First Scotland East’s decision to axe more than a dozen routes in Mid and East Lothian and shed up to 200 jobs is a social and economic hammer blow to tens of thousands of families in the region.
These routes are front-line services that are vital in transporting people to and from work and to visit friends and family.
In some cases alternatives options will be available with Lothian Buses, but for others the change will mean longer waits and even some communities losing their public transport link all together.
All this against a backdrop of government initiatives which tell us that public transport is best.
The huge ripple effect of 200 job losses during an economic downturn and the social cost of reduced mobility makes the talks between Transport Minister Keith Brown, First Group and Lothian Buses vital.
It is essential that these talks are successful, and that at least some of the routes are protected or taken over by other operators.
The SNP government will itself come under pressure to explain its role in the axing of routes.
While it blamed the current economic climate and higher fuel costs, First Group was also quick to mention the reduction in the Bus Service Operators’ Grant, paid to bus firms to help them keep fares down, and enabling operators to run services that might not otherwise be commercially viable.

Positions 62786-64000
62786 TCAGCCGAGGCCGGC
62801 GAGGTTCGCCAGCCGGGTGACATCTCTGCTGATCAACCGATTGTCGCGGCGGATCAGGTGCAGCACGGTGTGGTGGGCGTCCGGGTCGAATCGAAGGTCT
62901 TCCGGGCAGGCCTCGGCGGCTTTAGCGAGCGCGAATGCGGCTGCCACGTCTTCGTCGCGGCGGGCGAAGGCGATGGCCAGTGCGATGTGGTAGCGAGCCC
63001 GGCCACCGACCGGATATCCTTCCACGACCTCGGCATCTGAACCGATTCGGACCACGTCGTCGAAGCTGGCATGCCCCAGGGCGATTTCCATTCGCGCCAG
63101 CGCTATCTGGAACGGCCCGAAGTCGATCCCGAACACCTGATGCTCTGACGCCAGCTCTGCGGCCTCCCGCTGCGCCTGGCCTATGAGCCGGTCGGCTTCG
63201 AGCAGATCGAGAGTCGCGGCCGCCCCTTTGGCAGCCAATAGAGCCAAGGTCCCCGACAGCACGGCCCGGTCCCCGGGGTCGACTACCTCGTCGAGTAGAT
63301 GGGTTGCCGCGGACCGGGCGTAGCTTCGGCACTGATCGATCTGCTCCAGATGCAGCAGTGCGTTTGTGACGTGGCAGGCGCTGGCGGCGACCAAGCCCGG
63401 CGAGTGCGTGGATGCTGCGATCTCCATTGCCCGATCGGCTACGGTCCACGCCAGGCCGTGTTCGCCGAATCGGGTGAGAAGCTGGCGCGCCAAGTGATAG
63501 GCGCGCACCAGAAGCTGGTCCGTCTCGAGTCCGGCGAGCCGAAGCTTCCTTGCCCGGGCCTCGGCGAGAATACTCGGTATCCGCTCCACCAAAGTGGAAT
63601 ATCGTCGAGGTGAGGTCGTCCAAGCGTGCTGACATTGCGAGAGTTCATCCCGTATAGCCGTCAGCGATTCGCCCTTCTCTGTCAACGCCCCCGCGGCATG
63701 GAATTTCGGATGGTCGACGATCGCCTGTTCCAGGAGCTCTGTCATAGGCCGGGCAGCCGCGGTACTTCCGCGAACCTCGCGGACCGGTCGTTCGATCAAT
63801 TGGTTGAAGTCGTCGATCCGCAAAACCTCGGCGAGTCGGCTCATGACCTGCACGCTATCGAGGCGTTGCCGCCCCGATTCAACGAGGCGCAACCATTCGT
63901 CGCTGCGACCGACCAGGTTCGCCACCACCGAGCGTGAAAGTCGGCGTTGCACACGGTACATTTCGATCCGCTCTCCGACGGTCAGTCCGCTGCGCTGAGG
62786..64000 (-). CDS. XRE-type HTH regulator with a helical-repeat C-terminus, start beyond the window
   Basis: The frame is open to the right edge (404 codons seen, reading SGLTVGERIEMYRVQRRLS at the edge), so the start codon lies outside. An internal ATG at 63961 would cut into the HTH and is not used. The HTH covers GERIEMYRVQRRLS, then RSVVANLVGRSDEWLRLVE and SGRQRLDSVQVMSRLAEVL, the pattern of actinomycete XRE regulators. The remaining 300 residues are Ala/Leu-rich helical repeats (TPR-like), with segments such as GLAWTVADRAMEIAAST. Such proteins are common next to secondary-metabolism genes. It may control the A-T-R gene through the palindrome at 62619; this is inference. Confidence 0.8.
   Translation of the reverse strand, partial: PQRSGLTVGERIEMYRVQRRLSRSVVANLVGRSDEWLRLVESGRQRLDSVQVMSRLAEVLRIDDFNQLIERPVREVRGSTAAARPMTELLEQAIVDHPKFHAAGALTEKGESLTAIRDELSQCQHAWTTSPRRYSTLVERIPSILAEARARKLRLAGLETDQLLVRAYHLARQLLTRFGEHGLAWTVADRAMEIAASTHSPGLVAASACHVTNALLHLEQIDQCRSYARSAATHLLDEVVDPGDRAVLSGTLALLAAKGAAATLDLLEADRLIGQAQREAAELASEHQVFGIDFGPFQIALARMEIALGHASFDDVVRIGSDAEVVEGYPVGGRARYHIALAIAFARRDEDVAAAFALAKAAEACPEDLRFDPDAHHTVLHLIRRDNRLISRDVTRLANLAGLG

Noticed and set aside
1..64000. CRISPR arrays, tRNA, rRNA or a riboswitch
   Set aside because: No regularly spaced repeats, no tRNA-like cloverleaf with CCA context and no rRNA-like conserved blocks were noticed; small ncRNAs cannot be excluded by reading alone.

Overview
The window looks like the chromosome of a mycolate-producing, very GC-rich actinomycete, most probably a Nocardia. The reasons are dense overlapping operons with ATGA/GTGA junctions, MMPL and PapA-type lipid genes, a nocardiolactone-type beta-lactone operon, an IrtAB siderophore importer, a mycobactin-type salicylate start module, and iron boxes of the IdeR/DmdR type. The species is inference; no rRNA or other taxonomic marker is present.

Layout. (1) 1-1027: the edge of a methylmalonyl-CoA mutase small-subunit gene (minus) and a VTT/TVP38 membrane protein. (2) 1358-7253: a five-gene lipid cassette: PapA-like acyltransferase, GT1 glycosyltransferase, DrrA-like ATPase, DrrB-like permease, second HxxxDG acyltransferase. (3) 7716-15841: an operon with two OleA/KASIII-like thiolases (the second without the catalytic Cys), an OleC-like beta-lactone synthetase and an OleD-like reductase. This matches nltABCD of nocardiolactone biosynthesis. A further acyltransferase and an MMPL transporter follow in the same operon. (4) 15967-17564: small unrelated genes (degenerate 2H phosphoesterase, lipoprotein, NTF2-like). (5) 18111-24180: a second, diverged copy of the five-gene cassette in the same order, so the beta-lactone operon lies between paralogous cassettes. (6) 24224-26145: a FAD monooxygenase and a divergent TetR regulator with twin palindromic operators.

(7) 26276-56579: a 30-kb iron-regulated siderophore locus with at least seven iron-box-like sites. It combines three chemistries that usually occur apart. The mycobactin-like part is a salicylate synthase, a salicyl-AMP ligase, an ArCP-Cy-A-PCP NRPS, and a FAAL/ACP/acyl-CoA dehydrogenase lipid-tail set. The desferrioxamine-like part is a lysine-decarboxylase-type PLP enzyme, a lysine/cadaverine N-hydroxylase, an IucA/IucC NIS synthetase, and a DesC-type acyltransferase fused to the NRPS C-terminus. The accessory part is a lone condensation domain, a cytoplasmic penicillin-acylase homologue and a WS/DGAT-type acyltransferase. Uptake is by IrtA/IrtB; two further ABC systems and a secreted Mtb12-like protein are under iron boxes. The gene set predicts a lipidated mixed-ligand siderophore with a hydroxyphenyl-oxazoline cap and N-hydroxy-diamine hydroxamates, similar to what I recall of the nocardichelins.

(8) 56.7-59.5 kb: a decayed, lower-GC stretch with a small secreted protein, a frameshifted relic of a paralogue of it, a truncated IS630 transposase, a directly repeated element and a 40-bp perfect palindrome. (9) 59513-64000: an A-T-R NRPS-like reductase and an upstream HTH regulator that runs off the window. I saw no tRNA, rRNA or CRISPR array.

The SNP, of course, will blame the UK Government for failing to curb the rising price of fuel.
Either way, with the council elections looming on May 3, the political blame game is sure to escalate over public transport services.
However, the only thing that matters for the people of Edinburgh and Mid and East Lothian is: will we get our buses back?
If THERE is one thing Edinburgh is not short of it’s historic buildings.
It is easy to forget, as we go about our daily lives, that we are surrounded by some incredible architecture, which has made the Capital world famous.
Today’s news that about 40 more buildings, including the iconic Donaldson’s College, are being officially classed as “at risk” should be concerning to everyone.
But it is also reassuring to know that our built heritage is being constantly monitored to ensure these wonderful buildings survive for future generations to enjoy.
Edinburgh may not be short of historic sights but we don’t want to lose any either.